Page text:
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Asteroids are much harder to destroy than scientists who originally believed

SCIEPRONuking an asteroid out of the sky to protect the earth is a good feed for the silver screen. However, new research suggests that just exploding a threatening space rock may not simply save us as we expect. Researchers find rogue asteroids that often roam our solar system &#821 1; just last month they discovered one who could beat the earth – and one way to deal with these potential threats is to influence them, knocking them of course. NASA is currently planning an asteroid redirection mission where it will send a kamikaze spacecraft to the moon by an asteroid called Didymos, which barreling into the rock to shoo it off. Nevertheless, we have not had many opportunities to study asteroids closely, so we cannot estimate exactly how they are structured or how they can be destroyed. It is believed that larger asteroids can be easier to destroy because they would be more likely to have cracks and weaknesses that make them easy to inflate. What should we do if an asteroid threatens our peaceful existence? "Are we better off breaking it in small pieces or nudging it to go in a different direction? And if the latter, how much power should we beat it by moving it away without it breaking?" Charles El Mir, lead author of the study, in a press release. These questions are exactly what he and a team at Johns Hopkins University responded to. Their results, published in a forthcoming issue of the journal Icarus,…

 Asteroid approaching Earth, artwork
SCIEPRO

Nuking an asteroid out of the sky to protect the earth is a good feed for the silver screen. However, new research suggests that just exploding a threatening space rock may not simply save us as we expect.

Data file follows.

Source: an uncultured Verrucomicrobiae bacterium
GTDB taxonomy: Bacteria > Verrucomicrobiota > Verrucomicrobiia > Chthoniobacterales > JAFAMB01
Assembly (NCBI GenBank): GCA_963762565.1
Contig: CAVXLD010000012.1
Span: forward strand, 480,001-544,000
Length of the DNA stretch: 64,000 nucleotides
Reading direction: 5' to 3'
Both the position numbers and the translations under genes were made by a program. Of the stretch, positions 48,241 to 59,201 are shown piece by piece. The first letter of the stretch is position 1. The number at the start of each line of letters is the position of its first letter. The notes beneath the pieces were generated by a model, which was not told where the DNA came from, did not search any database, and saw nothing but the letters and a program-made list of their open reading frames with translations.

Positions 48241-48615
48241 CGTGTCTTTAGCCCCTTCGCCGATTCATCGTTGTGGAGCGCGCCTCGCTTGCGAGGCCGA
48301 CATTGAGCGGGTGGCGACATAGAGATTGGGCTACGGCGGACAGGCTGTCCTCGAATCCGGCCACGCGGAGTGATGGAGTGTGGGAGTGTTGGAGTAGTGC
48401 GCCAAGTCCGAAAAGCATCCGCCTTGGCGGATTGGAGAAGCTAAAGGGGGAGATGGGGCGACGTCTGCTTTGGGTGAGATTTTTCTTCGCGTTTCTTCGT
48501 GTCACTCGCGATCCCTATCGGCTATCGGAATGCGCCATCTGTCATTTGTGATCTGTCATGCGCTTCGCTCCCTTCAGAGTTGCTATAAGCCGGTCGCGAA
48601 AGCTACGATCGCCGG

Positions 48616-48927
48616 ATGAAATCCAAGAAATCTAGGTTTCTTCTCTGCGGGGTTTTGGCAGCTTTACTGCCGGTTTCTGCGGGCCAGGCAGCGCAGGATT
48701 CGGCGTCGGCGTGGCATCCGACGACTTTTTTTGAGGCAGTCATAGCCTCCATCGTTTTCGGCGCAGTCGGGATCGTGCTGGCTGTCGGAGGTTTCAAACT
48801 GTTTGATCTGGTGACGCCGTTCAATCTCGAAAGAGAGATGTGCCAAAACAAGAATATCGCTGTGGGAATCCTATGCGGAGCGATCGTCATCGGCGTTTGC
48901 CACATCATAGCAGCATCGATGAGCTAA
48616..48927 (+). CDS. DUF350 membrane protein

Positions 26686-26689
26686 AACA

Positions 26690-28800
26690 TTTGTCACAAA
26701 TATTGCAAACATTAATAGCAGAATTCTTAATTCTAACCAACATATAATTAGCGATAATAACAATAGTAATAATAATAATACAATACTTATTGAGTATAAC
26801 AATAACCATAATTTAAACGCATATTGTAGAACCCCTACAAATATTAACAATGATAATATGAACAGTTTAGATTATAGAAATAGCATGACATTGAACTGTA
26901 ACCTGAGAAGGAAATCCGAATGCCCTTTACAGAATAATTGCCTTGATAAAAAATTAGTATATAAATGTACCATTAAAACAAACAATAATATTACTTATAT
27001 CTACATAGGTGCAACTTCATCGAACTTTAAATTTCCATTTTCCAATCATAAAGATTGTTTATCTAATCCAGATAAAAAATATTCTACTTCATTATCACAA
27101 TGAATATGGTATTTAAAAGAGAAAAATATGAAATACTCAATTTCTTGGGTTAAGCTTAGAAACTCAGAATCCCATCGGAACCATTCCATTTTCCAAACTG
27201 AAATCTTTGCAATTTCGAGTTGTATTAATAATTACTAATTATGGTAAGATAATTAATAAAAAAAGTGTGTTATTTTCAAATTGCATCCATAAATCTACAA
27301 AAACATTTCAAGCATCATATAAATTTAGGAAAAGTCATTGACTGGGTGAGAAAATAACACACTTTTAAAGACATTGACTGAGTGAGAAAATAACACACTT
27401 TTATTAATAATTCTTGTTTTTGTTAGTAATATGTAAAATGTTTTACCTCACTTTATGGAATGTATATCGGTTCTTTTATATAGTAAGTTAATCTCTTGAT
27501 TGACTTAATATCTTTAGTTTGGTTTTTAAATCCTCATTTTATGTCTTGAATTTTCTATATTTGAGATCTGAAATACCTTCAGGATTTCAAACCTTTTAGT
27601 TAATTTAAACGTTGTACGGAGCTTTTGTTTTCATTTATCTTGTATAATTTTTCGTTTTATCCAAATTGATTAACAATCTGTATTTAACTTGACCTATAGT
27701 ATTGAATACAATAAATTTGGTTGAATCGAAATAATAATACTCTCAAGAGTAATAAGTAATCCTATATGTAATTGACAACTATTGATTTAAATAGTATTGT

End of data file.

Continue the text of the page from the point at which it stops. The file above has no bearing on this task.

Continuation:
Researchers find rogue asteroids that often roam our solar system &#821

1; just last month they discovered one who could beat the earth – and one way to deal with these potential threats is to influence them, knocking them of course. NASA is currently planning an asteroid redirection mission where it will send a kamikaze spacecraft to the moon by an asteroid called Didymos, which barreling into the rock to shoo it off.

Nevertheless, we have not had many opportunities to study asteroids closely, so we cannot estimate exactly how they are structured or how they can be destroyed. It is believed that larger asteroids can be easier to destroy because they would be more likely to have cracks and weaknesses that make them easy to inflate. What should we do if an asteroid threatens our peaceful existence?

“Are we better off breaking it in small pieces or nudging it to go in a different direction? And if the latter, how much power should we beat it by moving it away without it breaking?” Charles El Mir, lead author of the study, in a press release. These questions are exactly what he and a team at Johns Hopkins University responded to.

Their results, published in a forthcoming issue of the journal Icarus, are based on computer simulations of asteroid effects. They connected parameters that digitally recapitulated a small asteroid, about 1 kilometer wide, which affected a large asteroid, about 25 times larger, while driving at 5 kilometers per second.

An earlier model showed that the large asteroid was obliterated by this type of collision – but the Johns Hopkins team found a completely different endgame. According to their modeling, the asteroid will significantly break in the fractions one second after a stroke.

In the simulation, an asteroid splits from each other but is contracted back by the force of gravity. This animation has increased – this phase occurs over many hours.


Johns Hopkins University / YouTube

During the hours following an impact, the team showed that the large asteroid collapsed into smaller pieces, but did not become completely obliterated as previous research showed. The fragments that flew off the asteroid are then pulled together by the damaged asteroid core due to the overwhelming effect of gravity.

Thank you, gravity.

“We used to think that the bigger the object the easier it would break, for larger objects are more likely to have defects,” says El Mir. “Our results show, however, that asteroids are stronger than we used to think and require more energy to be completely fragmented. “

The strength of the asteroid to resist such an impact makes it possible to preserve its gravity pressure, which can lead to chaos if we were to blindly fire rockets at an incoming stone. Understanding these interactions better prepare us for the decisions that must be taken if an asteroid was to collide with the earth.

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Faela